DEMOCRATS LAND ON SPENDING $40B IN RECONCILIATION TO TRAIN WORKERS
Democrats land on spending $40B in reconciliation to train workers

Eleanor Mueller

"If we want to help workers go back to work, and if we want to help local businesses grow, then we must ensure that the Build Back Better Act includes bold investments in workforce development programs," House Education and Labor Chair Bobby Scott (D-Va.) said.Paul Morigi/Getty Images for PL+US

Democrats have settled on spending $40 billion for worker training in their social spending package, after the House and Senate clashed over how much to invest.

Of that, $20 billion would go directly to workforce development programs — $13.6 billion through the Labor Department and $6.4 billion via the Education Department, according to a summary of the House-drafted bill. The other $20 billion would be spent on a Civilian Climate Corps that would create service opportunities and fund job training programs to fight climate change.

Both numbers are unlikely to change as the legislation inches toward the finish line, House and Senate Democratic aides said. Other areas of the bill that invest in child care and long-term care more broadly would also support worker development by encouraging higher wages, among other things.

"If we want to help workers go back to work, and if we want to help local businesses grow, then we must ensure that the Build Back Better Act includes bold investments in workforce development programs," House Education and Labor Chair Bobby Scott (D-Va.) said.

President Joe Biden initially proposed spending $100 billion on job training. But as Democrats cut the overall price tag of their spending plan to satisfy moderates, that number shrank. House Democrats cut it to $80 billion and then to $40 billion, matching a framework the White House put out in October. Senate Democrats had at one point floated spending just $15 billion on the workforce development initiatives as part of Senate Budget Chair Bernie Sanders' framework.

Some worker-training advocates aren't pleased with the compromise.

Even $40 billion “is not enough,” said Andy Van Kleunen, CEO of the National Skills Coalition. "Eighty billion dollars was not going to put us on par with what other countries are currently spending on training for current workers. Forty billion dollars puts us that much further in the hole.”

The $1.2 trillion infrastructure package, which Biden is expected to sign into law next week, contains “a little over $1 billion for training,” Van Kleunen noted. “So it’s right around 1 percent of the package, which we think is way too little. We’re going to have to make up as much of that as we can with Build Back Better.”

Here's a breakdown of the job-training funds:

Labor Department:

— $2 billion over five years for grants authorized under the Workforce Innovation and Opportunity Act, or WIOA, to states so they can provide career services to and fund education and training programs for dislocated workers.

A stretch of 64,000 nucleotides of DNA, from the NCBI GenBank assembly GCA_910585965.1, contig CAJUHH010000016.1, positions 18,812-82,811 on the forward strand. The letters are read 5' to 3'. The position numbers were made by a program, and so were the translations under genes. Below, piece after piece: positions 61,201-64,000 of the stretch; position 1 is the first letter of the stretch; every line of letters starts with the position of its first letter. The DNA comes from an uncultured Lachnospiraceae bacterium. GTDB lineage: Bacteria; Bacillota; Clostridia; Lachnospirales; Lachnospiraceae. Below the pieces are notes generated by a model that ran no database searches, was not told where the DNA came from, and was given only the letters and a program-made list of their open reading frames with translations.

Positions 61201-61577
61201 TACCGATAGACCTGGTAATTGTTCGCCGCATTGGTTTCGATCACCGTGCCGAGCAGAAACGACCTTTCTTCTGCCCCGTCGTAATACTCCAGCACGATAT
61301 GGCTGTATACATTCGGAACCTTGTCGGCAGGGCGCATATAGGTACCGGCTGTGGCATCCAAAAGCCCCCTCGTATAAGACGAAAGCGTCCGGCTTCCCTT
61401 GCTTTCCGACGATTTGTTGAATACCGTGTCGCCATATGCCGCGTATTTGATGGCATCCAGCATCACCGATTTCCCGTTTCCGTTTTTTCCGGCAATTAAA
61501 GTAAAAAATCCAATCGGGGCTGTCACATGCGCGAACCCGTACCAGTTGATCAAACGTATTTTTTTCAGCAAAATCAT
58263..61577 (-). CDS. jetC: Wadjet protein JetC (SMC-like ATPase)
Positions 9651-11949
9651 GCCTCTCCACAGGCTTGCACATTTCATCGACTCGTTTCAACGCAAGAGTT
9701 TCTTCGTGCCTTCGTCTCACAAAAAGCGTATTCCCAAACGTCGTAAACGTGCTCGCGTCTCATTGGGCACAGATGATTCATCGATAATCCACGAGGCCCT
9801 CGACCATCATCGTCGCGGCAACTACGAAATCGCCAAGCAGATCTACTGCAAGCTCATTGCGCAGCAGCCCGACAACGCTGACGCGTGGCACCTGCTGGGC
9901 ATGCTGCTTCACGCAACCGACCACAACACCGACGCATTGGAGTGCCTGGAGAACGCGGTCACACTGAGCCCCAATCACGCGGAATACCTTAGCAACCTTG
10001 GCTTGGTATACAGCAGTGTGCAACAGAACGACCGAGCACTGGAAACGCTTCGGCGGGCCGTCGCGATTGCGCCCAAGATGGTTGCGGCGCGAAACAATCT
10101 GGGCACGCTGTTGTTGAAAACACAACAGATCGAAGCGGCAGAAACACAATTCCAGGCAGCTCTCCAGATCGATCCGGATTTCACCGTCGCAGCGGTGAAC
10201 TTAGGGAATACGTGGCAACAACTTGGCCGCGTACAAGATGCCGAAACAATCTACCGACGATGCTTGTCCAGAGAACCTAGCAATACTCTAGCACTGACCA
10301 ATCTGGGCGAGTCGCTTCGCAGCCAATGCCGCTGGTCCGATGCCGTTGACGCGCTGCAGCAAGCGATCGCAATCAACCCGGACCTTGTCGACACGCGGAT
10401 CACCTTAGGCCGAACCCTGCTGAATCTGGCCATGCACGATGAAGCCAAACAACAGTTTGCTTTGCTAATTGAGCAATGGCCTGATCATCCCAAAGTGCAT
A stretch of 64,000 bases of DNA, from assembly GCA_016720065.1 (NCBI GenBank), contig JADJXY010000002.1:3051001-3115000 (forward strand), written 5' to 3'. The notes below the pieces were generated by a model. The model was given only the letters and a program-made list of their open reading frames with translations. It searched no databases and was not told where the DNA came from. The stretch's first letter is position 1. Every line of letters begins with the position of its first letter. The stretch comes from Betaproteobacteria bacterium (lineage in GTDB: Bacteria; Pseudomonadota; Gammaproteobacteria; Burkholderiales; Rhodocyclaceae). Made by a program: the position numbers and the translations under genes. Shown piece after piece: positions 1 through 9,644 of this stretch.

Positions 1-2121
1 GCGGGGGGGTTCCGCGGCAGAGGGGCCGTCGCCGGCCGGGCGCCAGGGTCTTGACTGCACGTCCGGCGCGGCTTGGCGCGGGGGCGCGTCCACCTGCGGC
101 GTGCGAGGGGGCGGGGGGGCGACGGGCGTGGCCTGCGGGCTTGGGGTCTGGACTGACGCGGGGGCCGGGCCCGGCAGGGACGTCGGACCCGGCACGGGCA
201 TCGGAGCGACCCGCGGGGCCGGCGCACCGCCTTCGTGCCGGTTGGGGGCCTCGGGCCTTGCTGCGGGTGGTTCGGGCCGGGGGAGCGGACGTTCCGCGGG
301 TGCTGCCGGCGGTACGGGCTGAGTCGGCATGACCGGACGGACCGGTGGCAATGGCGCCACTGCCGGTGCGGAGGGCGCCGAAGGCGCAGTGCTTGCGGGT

— $1 billion over five years for WIOA-authorized grants to states for the same purposes, but available to all workers.

— $1.5 billion over five years for WIOA-authorized grants to states for investing in younger workers, including funding paid-work experience and partnering to serve out-of-school youth.

— $500 million would be funneled to the Employment Service, a nationwide system of public employment offices.

— $500 million to aid adults reentering the workforce and for young adults not in school or in the criminal justice system who are entering the workforce for the first time.

— $1 billion for registered apprenticeship programs and pre-apprenticeship programs — a top priority for unions like the North America's Building Trades Union, a source close to the organization said.

— $5 billion in grants to partnerships between workforce boards, employers, unions and others to expand workforce development in high-skill and in-demand sectors.

— $500 million to the Job Corps program.

— $50 million in WIOA grants for Native American programs; $70 million to WIOA grants for migrant and seasonal farmworkers; and $15 million for the WIOA-authorized YouthBuild program.

Education Department:

— $700 million for WIOA-authorized education and literary services.

— $700 million for Perkins grants, which fund career and technical education programs.

— $5 billion to community colleges partnering with employers to expand their workforce development programs for in-demand sectors.

Workers with disabilities:

— $300 million for a new multiyear, state-administered grant program to aid employers participating in competitive integrated employment, designed to bring workers with disabilities up to the same wage and benefit levels as workers without disabilities.

Employers who accept the grants would be required to pay their workers the minimum wage, though current law allows some employers to pay workers with disabilities less than the minimum wage. An additional $24 million would pay for grants to states that have ended or are in the process of ending that practice, and another $6 million would establish a technical assistance center to help states and employers end the practice.

Civilian Climate Corps:

— More than $15 billion to create climate-focused public service opportunities via AmeriCorps.

— More than $4 billion would go to DOL programs to train workers for jobs in climate-related fields.